Galen McQuillen of Cambridge arrived at Craft Beer Cellars' front door at 7:30 a.m. to stand in line for an opportunity of a beer enthusiasts lifetime.
And he wasn't even the first in line (McQuillen was second.)
Dressed warmly in a heavy-duty parka, McQuillen joined approximately 40 people waiting at the front door of the two-year-old business (an additional 10 were at the back door) at 51 Leonard St. to be given a number to purchase one of the great and rare beers brewed around the world.
Westvleteren XII, dubbed the "Holy Grail of Ales" by the Los Angeles Times, is being sold today (that would be 12-12-12) at 12 noon at Craft Beer Cellars, one of only 150 locations around the US and three in Massachusetts.
And the Cellars were provided a precious 80 cases from the American specialty beer importer Shelton Bros.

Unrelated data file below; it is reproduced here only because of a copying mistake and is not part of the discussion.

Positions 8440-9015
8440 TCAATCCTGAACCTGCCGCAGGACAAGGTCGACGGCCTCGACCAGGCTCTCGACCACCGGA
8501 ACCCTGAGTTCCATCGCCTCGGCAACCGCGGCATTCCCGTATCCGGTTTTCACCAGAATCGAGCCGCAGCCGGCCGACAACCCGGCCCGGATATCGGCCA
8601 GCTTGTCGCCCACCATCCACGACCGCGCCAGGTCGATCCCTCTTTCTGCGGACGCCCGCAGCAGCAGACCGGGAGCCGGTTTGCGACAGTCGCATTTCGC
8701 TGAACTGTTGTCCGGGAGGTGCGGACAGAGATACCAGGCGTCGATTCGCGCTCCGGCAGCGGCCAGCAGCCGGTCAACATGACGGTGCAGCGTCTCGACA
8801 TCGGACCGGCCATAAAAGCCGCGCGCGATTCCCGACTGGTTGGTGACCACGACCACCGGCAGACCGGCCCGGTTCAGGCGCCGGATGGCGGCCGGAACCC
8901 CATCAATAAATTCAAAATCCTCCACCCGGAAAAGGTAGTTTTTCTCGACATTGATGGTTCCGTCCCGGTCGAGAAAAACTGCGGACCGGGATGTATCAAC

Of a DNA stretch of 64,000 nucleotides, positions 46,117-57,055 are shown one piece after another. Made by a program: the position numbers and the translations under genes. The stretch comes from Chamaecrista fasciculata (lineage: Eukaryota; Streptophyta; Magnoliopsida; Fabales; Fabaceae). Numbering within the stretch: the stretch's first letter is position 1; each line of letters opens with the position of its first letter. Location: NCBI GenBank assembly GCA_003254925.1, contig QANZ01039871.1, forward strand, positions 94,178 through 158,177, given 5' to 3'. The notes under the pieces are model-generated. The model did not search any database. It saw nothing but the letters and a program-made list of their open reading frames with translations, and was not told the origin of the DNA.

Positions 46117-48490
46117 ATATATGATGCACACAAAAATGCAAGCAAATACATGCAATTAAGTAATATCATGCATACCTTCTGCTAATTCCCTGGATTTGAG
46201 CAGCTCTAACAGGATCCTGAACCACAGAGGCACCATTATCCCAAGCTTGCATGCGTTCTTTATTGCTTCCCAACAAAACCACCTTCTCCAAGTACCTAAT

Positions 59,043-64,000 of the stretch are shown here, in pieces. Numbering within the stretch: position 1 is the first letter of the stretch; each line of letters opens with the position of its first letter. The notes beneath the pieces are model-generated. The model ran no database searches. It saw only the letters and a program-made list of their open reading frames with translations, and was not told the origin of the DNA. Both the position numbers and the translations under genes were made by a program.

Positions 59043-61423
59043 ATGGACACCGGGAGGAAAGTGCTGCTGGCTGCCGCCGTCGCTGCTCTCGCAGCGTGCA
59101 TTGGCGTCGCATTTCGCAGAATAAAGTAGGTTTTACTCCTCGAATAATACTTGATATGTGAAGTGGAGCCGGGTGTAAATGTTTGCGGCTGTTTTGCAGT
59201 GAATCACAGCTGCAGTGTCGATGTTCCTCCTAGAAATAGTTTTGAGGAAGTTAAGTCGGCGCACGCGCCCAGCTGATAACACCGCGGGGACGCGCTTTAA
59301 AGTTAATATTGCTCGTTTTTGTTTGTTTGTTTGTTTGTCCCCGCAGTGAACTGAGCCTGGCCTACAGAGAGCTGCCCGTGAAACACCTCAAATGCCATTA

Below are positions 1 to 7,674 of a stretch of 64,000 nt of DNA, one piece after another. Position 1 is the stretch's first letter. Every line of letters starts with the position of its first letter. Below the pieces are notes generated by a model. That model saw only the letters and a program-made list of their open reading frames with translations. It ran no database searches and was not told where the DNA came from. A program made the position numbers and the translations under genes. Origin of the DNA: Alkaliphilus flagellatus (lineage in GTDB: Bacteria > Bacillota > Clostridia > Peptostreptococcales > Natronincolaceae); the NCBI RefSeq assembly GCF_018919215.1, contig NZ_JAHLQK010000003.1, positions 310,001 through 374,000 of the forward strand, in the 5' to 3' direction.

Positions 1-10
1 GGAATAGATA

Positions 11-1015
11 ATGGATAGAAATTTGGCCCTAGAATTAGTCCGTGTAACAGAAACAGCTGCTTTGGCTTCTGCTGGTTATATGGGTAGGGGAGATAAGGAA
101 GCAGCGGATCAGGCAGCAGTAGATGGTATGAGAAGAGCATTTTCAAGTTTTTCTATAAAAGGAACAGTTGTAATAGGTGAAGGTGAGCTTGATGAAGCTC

Until recently only available at the Trappist brewery in Belgium, the beer – which received at 100 rating on ratebeer.com and named best beer in the world by Beer Advocate – are being sold in gift packs containing six 11.2 oz. bottles and two Westvleteren goblets.
The price for the six pack? $85.
"What? Does that come with Santa Claus?" wondered a passing resident.
"I've never had it but it's supposedly the best in the world," said McQuillen.
The rarity of the supply is due to the monk's intention to make only enough beer to run the operation. Monk Mark Bode, in an interview last year in the London Independent, explained that the abbey had no intention of increasing its production, despite demand: "We make the beer to live but we do not live for beer."
Once the doors were opened just after 10 a.m., the store's "monk" (store employee Elizabeth Lay-Mandala) took down names and handed out cardboard squares with numbers – "It's to beer what a golden ticket was in Willie Wanka," said McQuillen – and within a half hour, 79 tickets were distributed. The 80th number took five extra minutes to be picked up but that was gone by 10:30 a.m.
The distribution of the gift sets began just after noon with the final lucky customer leaving the store just after 1 p.m.